Pecans

Pecan nuts, which contain 12g of monounsaturated monofat per ounce, are among the richest sources in the world of heart-healthy monounsaturated fatty acids. Pecans’ high levels of Thiamine further increase their cardiovascular benefits. Thiamine, also known as vitamin B1, gives the heart the energy to beat more than 100,000 times a day. Pecans, like most other nuts, contain a significant amount of minerals such as zinc, copper, manganese and magnesium. Pecans contain all essential vitamins and minerals except for vitamin A, sodium and B12.

Walnuts

Walnuts are known for their ALA. This ingredient has been proven to reduce cholesterol and blood clotting risk in a diet rich in walnuts. Walnuts also contain molybdenum, a mineral less known that is important in the formation of connective tissues. Walnuts are good for the skin, hair and nails.

Pistachios

The pistachios are unique among other nuts. They are rich in vitamin B6, which is essential for many bodily functions. From red blood cell production to hormone balance and fatigue reduction, this nutrient plays a role in many bodily processes. Pistachios also contain a high amount of phosphorous. This mineral is important for strong teeth and bones. Pistachios contain a high level of lutein, zeaxanthin and other pigments which promote healthy eyesight.

Macadamias

Macadamias provide slightly more monounsaturated fatty acids than pecans. They contain almost 17g of fat per ounce. Macadamias contain a lot of vitamin B1, just like pecans. Vitamin B1 is not only good for the heart, but also supports energy, mental health and the nervous system.

Hazelnuts

Hazelnuts contain monounsaturated fatty acids and micronutrients. Notable are the vitamins B1, E, B6, B9(folate), and K. Hazelnuts are rich in minerals including manganese. An ounce of hazelnuts provides almost 90% of NRV.

What does the study reveal?

After we have discussed the benefits of nuts in general, it is time to see if scientific research supports our view. Start by examining cardiovascular health. Nuts are known for their ability to lower cholesterol. Regular nut consumption lowers LDL cholesterol (the ‘bad’ kind), increases HDL cholesterol (the ‘good’ kind) and reduces triglyceride, a type blood fat. High LDL, triglycerides and low HDL all contribute to heart disease.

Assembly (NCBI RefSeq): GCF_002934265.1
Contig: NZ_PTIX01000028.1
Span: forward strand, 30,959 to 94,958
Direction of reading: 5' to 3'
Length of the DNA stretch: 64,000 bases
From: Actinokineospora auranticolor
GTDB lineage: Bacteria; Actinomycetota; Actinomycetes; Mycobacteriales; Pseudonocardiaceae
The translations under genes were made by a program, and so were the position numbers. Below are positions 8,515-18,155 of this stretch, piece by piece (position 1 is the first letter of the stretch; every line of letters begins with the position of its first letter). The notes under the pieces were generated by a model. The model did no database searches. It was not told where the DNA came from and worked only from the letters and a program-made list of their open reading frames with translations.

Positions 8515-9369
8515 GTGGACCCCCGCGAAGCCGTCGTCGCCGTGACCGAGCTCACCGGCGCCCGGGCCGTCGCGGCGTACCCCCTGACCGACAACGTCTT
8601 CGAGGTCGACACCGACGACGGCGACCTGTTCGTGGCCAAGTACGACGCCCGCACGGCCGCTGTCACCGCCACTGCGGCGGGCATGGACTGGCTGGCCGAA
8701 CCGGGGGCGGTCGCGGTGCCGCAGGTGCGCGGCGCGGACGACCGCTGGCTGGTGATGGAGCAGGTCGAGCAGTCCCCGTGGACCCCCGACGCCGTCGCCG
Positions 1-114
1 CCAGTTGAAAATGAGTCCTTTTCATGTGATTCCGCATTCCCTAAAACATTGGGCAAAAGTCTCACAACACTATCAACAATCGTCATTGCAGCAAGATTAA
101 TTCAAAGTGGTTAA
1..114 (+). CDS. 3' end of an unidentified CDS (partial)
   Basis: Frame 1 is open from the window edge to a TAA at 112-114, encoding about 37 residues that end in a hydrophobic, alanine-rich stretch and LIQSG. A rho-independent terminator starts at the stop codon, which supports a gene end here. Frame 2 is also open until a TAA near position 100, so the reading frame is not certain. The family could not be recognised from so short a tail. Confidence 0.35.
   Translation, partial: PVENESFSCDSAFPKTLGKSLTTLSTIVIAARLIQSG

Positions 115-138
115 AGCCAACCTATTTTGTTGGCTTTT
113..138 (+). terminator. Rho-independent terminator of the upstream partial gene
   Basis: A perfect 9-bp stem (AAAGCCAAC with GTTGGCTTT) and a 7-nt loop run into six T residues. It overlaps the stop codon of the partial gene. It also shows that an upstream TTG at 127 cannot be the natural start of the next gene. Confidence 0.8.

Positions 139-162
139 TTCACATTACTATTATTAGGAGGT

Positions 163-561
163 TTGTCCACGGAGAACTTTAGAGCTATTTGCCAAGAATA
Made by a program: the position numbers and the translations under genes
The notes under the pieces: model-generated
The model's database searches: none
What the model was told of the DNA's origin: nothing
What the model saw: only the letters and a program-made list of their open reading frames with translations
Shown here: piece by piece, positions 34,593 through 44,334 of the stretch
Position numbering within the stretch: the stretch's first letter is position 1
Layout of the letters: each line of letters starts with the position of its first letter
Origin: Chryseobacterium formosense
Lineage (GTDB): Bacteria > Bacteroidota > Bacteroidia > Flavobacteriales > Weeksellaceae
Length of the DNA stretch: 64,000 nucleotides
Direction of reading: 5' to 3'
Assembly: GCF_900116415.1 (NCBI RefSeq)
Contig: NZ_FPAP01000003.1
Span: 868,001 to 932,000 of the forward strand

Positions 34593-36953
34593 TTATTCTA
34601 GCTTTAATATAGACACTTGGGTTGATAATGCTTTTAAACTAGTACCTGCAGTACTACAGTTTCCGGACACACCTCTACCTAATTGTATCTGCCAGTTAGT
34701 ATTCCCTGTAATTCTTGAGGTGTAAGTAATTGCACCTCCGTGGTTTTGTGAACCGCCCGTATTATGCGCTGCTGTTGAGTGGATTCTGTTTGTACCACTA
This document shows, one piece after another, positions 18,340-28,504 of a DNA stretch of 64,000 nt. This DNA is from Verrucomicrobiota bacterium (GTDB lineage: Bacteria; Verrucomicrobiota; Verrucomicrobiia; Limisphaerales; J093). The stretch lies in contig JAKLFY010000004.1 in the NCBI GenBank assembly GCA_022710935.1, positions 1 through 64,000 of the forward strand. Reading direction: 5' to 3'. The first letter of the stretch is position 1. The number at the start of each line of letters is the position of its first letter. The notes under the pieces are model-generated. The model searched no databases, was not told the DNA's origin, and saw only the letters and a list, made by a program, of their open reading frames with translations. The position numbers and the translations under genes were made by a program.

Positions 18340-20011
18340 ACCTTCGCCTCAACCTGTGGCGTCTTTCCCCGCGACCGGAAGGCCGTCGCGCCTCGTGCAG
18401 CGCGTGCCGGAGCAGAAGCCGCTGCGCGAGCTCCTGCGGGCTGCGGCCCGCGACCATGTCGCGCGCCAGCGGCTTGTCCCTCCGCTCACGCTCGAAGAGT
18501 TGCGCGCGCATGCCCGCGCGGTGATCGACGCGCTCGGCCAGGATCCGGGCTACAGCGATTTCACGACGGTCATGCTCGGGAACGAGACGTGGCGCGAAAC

Numerous studies have also shown that nuts are rich in antioxidants that protect cholesterol. The damaged cholesterol is most likely to adhere to blood vessel walls. It is amazing to learn that consuming just one portion of pecans can reduce the amount of oxidised blood cholesterol by as much as a third. Researchers have confirmed the health benefits of nuts.

In a study of over 7000 participants, those who consumed 30g of nuts daily reduced their risk of dying from heart disease or a stroke by almost a third compared to a group that followed a low-fat diet. If you’re concerned about your heart health, it seems that you should include nuts in your diet.

What is a good serving size of nuts?

It is essential to consume nuts in a dose that is supported by scientific evidence. In this article we’ve referred to 28g or an ounce. At least twice a month, this is an amount that you should aim to consume. Researchers recommend eating up to 42g (an ounce and half) of fish at least four times per week. However, any amount within this range will likely provide the benefits discussed in this article.

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After reading this article you should now understand not only that nuts are healthy for you but also why. It seems that 30-40g of almonds a few days per week is all you need for a significant improvement in your health. Eating a wide variety of nuts ensures you receive a range of vitamins, minerals, and natural compounds.